I’m back!

Carly rounds off her memorable year in Australia with her final blog post.


Dear readers,

I hereby write my final post as I have already returned to cold, grey England. I just thought I would give you an insight as to what my last few weeks were like, and try to conclude this blog in some way.

Graduation ceremony

JCU organises a graduation ceremony for international students each semester. Speeches, certificates, cake and champagne are all on the menu. You get given a cute gift bag with a cap and other typical Aussie goodies. Please note: this is not necessarily a formal dress event! My friends and I got very dressed up, only to find people wearing t-shirts and shorts. Oh well. Nothing wrong with being fabulous!


Four weeks of intense nightmare, you know the drill! In all seriousness it wasn’t that bad. I received extensive support from lecturers, probably even more than I needed. Isn’t it great to be able to be able to say that?


I was nominated by one of my teachers to meet with one of the university’s magazine columnists and chat about the experience of studying abroad. I was interviewed, recorded, and we even had an actual photography session a few days later on the esplanade, at Muddy’s playground (more authentic, early childhood education student oblige).

Tax, superannuation and TRS

Be aware that when you leave Australia, you can claim back ALL the taxes you paid, plus the superannuation that your employer contributed on your behalf, as well as the VAT (Aussies refer to that as GST) and WET (Wine Equalisation Tax) on goods worth over $300 purchased less than 60 days before departure from Australia – as long as you wear or carry the goods on board as hand luggage. This is called the Tourist Refund Scheme.
Super is basically your retirement fund. Your employer is required to contribute 9.5% of your salary to a fund of his/her choice on your behalf, when your accumulated earnings at that place of employment have reached or surpassed a certain amount. I don’t recall how much, exactly, but it’s not a lot. It’s worth noting that not only are there many superannuation funds for your employer to choose from, the amount doesn’t just sit there untouched – there are monthly fees. For this reason, if you are going to work for more than one employer, it’s worth choosing your own super fund and asking all your employers to pay into that fund. This will avoid confusion and lots of running around when it comes to claiming it back, and will also avoid any empty super accounts that have been drained by fees. Know that you cannot apply for a super refund until your visa has expired (regardless of whether or not you leave the country before it does). You can apply for your taxes back after the 30th of June or make an early tax return application. Overall I would not expect to get much super back, but when I am hoping to get around $1000 AUD in tax back.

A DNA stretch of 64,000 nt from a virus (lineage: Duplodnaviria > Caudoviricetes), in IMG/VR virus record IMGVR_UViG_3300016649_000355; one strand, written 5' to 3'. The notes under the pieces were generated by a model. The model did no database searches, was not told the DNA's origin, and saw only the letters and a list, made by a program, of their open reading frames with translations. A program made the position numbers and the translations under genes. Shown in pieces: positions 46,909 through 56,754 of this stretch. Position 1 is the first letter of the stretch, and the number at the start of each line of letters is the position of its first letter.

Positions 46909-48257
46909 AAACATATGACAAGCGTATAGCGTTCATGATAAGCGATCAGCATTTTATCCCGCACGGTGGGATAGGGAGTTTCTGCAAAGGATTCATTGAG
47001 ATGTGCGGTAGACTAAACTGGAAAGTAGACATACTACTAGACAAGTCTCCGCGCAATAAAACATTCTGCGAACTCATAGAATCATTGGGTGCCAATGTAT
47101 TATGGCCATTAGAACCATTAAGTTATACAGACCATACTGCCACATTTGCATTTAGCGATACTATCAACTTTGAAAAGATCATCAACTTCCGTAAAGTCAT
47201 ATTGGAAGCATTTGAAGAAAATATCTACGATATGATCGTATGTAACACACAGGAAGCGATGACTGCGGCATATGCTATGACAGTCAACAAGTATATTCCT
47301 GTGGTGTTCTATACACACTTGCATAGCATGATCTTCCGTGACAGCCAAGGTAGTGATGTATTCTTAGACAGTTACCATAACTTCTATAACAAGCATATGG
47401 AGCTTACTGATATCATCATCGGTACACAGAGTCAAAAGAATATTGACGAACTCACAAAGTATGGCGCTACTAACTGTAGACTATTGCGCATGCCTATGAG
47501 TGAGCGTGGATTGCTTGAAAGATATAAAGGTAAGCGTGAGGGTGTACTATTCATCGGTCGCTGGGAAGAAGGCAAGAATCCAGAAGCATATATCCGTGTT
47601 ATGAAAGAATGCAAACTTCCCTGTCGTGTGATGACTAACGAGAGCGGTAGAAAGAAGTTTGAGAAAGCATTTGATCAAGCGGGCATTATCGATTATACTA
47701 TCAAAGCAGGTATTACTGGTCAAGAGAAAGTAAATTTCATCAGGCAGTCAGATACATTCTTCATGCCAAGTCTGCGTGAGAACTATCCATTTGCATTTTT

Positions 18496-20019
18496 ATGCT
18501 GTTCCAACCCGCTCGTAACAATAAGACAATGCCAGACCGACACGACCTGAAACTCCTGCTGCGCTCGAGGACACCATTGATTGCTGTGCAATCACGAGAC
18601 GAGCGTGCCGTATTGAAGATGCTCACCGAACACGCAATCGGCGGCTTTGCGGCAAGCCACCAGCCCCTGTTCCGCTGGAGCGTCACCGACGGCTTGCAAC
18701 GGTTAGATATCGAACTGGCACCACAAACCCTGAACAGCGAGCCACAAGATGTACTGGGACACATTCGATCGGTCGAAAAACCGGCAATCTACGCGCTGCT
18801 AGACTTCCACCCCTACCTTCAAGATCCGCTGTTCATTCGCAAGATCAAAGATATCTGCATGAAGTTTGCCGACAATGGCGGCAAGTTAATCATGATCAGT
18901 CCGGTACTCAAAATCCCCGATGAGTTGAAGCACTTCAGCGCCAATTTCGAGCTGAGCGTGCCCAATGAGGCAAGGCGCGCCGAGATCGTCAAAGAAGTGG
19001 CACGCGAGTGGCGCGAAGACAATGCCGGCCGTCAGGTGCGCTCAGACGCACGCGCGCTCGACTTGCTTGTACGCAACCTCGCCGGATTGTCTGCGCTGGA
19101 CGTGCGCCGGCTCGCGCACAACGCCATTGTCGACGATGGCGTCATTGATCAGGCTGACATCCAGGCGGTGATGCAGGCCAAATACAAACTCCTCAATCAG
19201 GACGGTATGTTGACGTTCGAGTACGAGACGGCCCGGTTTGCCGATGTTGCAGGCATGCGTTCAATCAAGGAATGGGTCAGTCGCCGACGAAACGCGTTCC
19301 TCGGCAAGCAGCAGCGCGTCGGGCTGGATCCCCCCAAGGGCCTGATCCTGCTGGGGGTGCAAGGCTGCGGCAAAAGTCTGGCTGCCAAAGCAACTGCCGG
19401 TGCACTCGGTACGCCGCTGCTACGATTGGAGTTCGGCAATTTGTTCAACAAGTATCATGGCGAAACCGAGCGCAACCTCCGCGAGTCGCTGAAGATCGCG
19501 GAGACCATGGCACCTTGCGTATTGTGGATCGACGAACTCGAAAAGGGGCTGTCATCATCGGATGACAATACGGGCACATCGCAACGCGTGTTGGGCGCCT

Facts to be aware of if you are considering Australia for your Study Abroad experience

  • It isn’t hot everywhere, all the time. In fact, you can ski in Australia. Winter months run from June to August. In Queensland the temperature would remain fairly high and the sun would keep on shining. In New South Wales you’re looking at (possible) snow and a thick scarf. Don’t make the same mistake that I did: fly from Cairns to Sydney in October and get off the plane to find it’s freezing and you haven’t packed any long-sleeved clothes! Yes, I made undue assumptions that in Australia, it’s just hot everywhere. Never assume.


  • Each Australian state has its different laws, policies and even time zones. Some have daylight savings and others don’t. It’s a very large country – you can pretty much fit Europe into it. To drive from the East Coast to the West coast takes about 50 hours.
    I did not see any crocodiles, cassowaries, or killer snakes and spiders. I did see snakes and spiders, but they did not want anything to do with me. Sadly, I did not see any koalas, either! I saw plenty of kangaroos though. Lots of them. And wallabies. And whales, dolphins, seals, rays, turtles and sharks (harmless ones, on the reef). The list of animals you can see in the wild in Australia is endless. For this reason I encourage you to opt for exploring in the wild over going to the zoo or on crocodile safaris on such. If you really must pay to see animals because you are dying to see a koala or other rare animal, opt for a rescue centre or somewhere that puts the money back into wildlife protection, such as the Turtle Rehabilitation Centre on Fitzroy Island.


  • No one really knows what ‘arvo’ means. Some’ll tell you it means afternoon, some’ll tell you it means evening. So the best answer when someone asks you if you want to go catch a movie this arvo, ask ‘em what time.

Back to the roots

I am back in homeland Brighton now, and it’s great to see friends and family. I’ve been away from home before. I’ve been a ‘traveller’ for as long as I can remember, so I can’t go into detail about how you will feel changed, specifically. The process has been ongoing for me. But what I can say is that each journey I take enables me to discover a new part of myself, something I enjoy or a potential direction to take my life in. I can tell you that there are no negatives to traveling. Nothing bad is going to happen to you. Any possible outcome is going to be positive. At the very least you will have met awesome people, come to understand the different ways that different cultures do things, and you will have become stronger and more independent. Please feel free to ask any questions or share any doubts with us, so that we may help put your mind at ease, and help you embark on the journey of a lifetime!

‘Til then, cheerio, enjoy your arvo mate.


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